A Transformational Turnaround
How a skilled leader is changing the landscape in a chronically underperforming district
In January 2012, Jeffrey C. Riley, Ed.M.’99, took on a daunting challenge: figure out how to turn around the Lawrence Public Schools, the only school district in Massachusetts ever to be placed in state receivership.
A former school principal and deputy superintendent in Boston, Riley has made the nearly 30-mile trek north for the past three years as the district’s first receiver, overseeing a high-poverty school system that had suffered from chronic underperformance.
In this recent Harvard EdCast, Riley outlined the steps he’s taken as receiver and superintendent of a district of 33 schools educating 13,900 students — 91 percent of whom are low-income, and 70 percent with a first language other than English.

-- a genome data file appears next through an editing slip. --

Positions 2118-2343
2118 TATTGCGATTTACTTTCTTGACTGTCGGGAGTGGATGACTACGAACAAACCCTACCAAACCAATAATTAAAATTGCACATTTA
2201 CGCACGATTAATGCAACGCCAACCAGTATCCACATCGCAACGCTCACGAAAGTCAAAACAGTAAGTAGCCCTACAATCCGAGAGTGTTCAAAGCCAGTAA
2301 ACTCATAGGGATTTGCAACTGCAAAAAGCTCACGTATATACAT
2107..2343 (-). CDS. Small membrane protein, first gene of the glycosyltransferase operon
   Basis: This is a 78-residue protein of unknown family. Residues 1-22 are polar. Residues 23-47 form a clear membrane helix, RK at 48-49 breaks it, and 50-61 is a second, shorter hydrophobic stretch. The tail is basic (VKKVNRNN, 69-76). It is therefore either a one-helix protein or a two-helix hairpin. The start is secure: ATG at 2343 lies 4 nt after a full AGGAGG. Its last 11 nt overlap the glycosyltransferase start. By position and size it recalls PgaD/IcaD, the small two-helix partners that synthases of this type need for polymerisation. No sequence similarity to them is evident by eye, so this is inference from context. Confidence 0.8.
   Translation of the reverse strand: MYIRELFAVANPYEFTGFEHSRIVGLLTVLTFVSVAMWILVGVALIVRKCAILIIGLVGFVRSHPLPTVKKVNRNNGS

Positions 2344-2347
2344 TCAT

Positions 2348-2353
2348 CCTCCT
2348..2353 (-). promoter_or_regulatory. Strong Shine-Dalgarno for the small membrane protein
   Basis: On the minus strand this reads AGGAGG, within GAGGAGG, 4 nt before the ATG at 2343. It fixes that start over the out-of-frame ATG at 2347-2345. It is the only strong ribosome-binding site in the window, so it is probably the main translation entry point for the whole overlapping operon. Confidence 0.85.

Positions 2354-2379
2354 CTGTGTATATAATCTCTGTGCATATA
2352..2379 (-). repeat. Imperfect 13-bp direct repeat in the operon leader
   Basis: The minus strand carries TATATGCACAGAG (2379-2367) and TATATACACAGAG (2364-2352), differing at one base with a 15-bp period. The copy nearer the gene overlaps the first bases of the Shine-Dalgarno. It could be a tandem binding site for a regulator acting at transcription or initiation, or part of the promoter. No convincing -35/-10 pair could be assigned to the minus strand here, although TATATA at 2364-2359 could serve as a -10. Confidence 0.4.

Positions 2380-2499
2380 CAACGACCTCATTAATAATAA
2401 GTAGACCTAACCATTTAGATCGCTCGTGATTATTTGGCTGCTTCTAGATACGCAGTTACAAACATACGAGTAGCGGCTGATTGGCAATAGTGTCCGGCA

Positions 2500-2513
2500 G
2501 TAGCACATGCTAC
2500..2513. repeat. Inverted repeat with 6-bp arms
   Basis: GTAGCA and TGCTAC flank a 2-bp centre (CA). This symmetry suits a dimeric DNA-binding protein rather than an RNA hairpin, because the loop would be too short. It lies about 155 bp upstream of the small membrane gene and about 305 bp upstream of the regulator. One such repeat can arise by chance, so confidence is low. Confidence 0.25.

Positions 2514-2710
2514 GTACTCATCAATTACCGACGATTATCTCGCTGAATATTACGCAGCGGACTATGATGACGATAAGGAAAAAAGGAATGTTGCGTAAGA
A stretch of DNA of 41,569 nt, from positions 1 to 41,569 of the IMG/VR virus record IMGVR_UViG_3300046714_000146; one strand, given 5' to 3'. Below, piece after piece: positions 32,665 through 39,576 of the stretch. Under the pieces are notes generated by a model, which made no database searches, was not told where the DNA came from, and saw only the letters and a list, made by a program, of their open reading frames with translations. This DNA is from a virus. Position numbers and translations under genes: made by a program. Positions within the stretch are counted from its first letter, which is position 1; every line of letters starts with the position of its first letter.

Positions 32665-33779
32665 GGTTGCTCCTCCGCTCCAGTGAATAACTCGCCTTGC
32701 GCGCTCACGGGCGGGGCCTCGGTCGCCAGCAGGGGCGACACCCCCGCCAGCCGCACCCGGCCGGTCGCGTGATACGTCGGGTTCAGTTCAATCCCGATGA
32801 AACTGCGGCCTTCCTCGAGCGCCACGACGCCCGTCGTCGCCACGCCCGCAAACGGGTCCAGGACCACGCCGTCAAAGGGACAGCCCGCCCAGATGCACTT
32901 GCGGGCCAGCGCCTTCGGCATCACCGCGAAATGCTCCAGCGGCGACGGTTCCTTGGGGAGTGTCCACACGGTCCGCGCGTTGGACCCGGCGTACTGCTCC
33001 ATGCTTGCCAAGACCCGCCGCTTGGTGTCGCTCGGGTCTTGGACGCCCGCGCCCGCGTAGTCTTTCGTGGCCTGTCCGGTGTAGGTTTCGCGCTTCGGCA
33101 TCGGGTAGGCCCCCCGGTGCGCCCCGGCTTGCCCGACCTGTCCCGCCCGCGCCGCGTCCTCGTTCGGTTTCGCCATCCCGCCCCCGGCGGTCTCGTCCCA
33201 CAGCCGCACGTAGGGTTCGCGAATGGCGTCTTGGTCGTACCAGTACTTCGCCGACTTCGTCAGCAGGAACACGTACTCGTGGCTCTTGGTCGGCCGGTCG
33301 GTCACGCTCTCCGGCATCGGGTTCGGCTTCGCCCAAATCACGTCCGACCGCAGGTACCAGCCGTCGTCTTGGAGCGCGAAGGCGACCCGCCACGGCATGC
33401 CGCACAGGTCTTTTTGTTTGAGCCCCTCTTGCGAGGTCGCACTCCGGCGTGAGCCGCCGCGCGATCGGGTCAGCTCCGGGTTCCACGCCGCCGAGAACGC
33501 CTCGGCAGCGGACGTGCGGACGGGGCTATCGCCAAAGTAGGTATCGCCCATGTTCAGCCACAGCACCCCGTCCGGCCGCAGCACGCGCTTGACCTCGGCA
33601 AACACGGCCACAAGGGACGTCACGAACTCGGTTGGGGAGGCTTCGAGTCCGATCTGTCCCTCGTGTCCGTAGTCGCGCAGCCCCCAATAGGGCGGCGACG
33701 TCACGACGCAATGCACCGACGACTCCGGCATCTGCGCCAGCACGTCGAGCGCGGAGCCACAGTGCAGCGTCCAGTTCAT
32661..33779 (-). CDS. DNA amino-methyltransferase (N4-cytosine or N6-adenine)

Among his methods of improvement: shunning a “one-size-fits-all” model of schools and embracing a variety of programs to educate all students. “At the end of the day, parents don’t care about charter, union, traditional, they just want a good school for their kids,” says Riley. “What we’re trying to do is say, ‘the school is the individual unit of change, and there are different ways to become a great school.’ We’re going to change the district by tipping it one school at a time.”
Today, with Lawrence’s standing in Massachusetts as the most improved school district for two consecutive years and with steadily rising graduation rates, Riley is the first to say that “the turnaround in Lawrence is not complete. We have a lot of work to do and we have a long way to go.”
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